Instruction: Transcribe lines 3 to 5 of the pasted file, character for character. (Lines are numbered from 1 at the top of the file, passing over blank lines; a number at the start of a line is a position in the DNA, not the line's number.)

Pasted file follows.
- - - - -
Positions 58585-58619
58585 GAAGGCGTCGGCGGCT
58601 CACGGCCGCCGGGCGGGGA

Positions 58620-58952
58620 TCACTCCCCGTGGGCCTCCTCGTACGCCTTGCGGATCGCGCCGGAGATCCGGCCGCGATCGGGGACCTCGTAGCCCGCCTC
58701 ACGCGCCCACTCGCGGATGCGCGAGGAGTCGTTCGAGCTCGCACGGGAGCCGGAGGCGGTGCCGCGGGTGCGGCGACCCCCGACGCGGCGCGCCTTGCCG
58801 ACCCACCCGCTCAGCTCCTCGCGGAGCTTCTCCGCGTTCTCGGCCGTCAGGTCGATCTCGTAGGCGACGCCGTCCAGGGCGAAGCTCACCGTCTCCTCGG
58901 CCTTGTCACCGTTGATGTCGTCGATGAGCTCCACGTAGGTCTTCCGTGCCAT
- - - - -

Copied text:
58601 CACGGCCGCCGGGCGGGGA

Positions 58620-58952
58620 TCACTCCCCGTGGGCCTCCTCGTACGCCTTGCGGATCGCGCCGGAGATCCGGCCGCGATCGGGGACCTCGTAGCCCGCCTC